Painted plaster and terracotta
Overall: 21 x 18 x 16 in. ( 53.3 x 45.7 x 40.6 cm )
signed: top front of base: "JOHN ROGERS/NEW YORK" inscribed: front of base: "CHESS"
Board games, checkers in particular, are a recurring motif in Rogers' oeuvre. He first attempted the subject in clay in 1855 (Historic New England). Five years later he developed the composition into one of his first widely distributed groups, Checker Players (1949.276, 1936.717), a scene modeled after a painting by the English genre painter Sir David Wilkie that depicts two rural types enjoying a friendly game. In 1875 Rogers employed his greatly enhanced technical skills to create a more nuanced subject, Checkers Up at the Farm (1936.629, 1928.29), in which an older, well-to-do city dweller is bested by a simple, robust young farmer. Here Rogers visited the theme one final time in a scene that is both more and less sophisticated than his 1875 version. Two men, one older and the other younger, are playing chess, and in his sales catalogue Rogers pointed out that the position of the pieces on the board was taken from Howard Staunton's Chess Player's Companion. The artist carefully described how the bishop, king, pawn, and queen in the second row (the young man's pieces) are white, and how they would checkmate the older man's black pieces in seven moves. The young player leans back expansively and indulges in refreshment, casting a flirtatious glance at the pretty serving girl who pours a drink into his cup. His bewildered older companion leans forward, intently studying the board in search of an escape from his difficult position. Rogers and two of his sons, Alex and Derby, were avid chess players, and the incipient defeat of the elder by the younger man may well have been rooted in a father-and-son contest. In moving from checkers to chess, Roger chose a much more intellectually demanding game, and the players have been transformed from contemporary Americans to effete historic figures garbed in elaborately decorated costumes. Rogers offered his viewers no indication of what period or country the figures inhabited. One writer suggested they were colonial Americans, but the scrolling trim on their coats, their artfully frilly cravats, and the elaborate carving on their chairs, particularly that of the young man with its claw feet and griffin carved into the woodwork, suggest mid-eighteenth-century Europe. Rogers was usually careful to make the story abundantly clear to his viewers; in this case we know that the young man will win, but it is not clear why the artist removed the scene from the present time and place. It may be that Rogers was inspired by his own tableaux of scenes from popular plays to try a novel variation on a tried-and-true theme. In particular, he might have been thinking of his other creation from that year, Fighting Bob. That sculpture depicted the famous actor Joseph Jefferson playing a character from the acclaimed production The Rivals, which was set in mid-eighteenth-century England. Whatever his reasons, Chess showcases Rogers' ability to create a complex scene with remarkable realism. The game pieces were rendered in pewter so their details would remain crisp, and the delicate stream of liquid pouring from the young maid's pot illustrates Rogers' meticulous efforts to arrest time. However, it lacks the immediacy evoked by his earlier group of contemporary Americans. Without the energy of the humorous opposition between rural and urban that underlies Checkers Up at the Farm, Chess must be admired for its technical merits, but its message of youth triumphing over age has a hollow ring. It might reflect Rogers' stark view of his own prospects as his business began to slow in the face of new artistic fashions toward the end of his career.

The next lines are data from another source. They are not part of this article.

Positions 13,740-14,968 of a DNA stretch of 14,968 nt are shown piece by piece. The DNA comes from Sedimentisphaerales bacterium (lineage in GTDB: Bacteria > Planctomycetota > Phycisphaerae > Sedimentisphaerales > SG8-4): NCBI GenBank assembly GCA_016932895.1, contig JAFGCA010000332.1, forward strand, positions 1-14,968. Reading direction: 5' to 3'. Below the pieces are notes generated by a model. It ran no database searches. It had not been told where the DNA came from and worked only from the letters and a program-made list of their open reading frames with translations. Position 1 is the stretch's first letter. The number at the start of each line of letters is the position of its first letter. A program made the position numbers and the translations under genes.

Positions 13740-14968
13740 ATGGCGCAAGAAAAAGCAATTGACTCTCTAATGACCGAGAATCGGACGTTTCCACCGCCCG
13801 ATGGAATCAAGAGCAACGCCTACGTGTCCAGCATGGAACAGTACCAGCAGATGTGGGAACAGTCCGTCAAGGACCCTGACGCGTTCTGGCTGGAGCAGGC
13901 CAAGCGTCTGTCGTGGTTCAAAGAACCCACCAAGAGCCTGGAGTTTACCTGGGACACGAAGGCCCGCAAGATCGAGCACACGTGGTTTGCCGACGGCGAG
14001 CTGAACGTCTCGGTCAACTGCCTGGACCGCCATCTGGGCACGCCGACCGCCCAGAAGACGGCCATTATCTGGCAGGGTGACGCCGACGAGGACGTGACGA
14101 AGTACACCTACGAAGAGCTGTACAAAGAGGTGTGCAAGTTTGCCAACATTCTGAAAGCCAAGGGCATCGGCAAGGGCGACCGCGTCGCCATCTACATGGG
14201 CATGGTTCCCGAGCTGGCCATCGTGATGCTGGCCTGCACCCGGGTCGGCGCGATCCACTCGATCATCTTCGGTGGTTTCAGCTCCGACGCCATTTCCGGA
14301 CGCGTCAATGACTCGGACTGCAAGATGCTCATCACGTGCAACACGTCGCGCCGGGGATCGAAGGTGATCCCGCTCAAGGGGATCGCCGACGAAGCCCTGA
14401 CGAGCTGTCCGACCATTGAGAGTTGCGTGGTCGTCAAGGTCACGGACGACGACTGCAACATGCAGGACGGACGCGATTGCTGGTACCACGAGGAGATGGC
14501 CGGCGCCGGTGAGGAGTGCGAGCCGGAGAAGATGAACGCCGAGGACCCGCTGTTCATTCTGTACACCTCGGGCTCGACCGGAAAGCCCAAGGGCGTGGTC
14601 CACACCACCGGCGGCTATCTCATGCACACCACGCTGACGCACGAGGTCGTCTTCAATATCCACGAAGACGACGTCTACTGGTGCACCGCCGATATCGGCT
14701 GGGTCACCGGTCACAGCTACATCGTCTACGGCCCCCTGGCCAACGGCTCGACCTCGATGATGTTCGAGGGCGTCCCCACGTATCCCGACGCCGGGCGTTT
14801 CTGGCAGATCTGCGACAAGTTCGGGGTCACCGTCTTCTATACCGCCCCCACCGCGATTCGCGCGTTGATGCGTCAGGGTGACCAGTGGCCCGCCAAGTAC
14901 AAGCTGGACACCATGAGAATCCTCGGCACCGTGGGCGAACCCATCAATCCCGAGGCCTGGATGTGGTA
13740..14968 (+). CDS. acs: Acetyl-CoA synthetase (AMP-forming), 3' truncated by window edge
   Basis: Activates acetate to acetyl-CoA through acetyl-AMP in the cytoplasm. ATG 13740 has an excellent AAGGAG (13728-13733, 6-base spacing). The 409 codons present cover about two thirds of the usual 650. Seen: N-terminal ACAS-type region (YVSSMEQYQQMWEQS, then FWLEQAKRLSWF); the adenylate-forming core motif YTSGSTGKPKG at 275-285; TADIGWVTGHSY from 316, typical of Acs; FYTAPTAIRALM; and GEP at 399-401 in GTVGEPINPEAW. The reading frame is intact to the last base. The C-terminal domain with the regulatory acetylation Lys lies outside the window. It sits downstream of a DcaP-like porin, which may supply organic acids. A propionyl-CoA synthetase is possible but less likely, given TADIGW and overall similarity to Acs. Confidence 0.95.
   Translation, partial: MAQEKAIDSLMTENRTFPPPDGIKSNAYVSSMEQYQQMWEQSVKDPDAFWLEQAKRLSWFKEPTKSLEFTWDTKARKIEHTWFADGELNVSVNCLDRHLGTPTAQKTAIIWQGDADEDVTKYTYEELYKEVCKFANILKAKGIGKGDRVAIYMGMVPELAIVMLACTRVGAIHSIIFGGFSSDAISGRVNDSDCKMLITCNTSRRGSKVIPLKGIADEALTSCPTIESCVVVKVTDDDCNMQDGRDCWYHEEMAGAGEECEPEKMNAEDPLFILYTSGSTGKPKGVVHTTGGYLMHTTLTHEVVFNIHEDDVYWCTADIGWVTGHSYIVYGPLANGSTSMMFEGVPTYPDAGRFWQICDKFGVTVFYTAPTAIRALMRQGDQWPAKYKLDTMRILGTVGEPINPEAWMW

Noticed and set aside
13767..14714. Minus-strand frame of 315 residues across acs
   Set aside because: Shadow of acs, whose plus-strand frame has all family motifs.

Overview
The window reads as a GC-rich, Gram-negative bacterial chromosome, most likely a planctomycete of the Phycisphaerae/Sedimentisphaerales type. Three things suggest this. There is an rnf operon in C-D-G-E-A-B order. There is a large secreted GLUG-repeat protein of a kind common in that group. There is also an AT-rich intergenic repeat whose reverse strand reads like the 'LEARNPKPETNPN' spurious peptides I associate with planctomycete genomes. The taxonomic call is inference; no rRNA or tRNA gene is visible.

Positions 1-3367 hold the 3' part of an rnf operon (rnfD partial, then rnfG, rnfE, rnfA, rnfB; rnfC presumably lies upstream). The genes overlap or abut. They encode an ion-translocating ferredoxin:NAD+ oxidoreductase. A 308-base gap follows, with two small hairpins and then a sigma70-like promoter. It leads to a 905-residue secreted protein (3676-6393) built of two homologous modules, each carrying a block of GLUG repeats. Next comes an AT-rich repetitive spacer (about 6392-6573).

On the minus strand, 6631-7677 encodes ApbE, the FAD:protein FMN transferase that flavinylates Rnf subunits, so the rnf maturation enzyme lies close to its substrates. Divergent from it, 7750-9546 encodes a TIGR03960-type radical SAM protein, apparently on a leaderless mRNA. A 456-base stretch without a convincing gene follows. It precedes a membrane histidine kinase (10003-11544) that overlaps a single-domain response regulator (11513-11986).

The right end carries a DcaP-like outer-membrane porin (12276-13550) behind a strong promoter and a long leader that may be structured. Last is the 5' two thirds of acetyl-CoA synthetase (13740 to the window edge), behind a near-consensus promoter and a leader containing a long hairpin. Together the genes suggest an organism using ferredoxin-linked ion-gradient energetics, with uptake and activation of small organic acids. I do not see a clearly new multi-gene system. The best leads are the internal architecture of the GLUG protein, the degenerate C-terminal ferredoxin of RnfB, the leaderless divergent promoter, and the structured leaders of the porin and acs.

Articles, Scrapbooks of miscellaneous clippings, etc. about John Rogers, Vol. 1, New York Historical Society. Barck, Dorothy, "Rogers Group in the Museum of the New-York Historical Society", New-York Historical Society Quarterly, Vol. XVI, No. 3, October, 1932, p. 74. Smith, Mrs. and Mrs. Chetwood, Rogers Groups: Thought and Wrought by John Rogers, Boston: Charles E. Goodspeed & Co., 1934, pp.98-9. Wallace, David H., John Rogers, The People's Sculptor, Middleton, CT: Wesleyan University Press, 1967, pp. 263, 295, 297. Holzer, Harold, and Farber, Joseph, "The Sculpture of John Rogers," Antiques Magazine, April 1970, pp. 756-768. Bleier, Paul and Meta, John Rogers Statuary, Atglen, PA: Schiffer Publishing Ltd., 2001, pp. 210-1.
Gift of Mr. Samuel V. Hoffman
Due to ongoing research, information about this object is subject to change.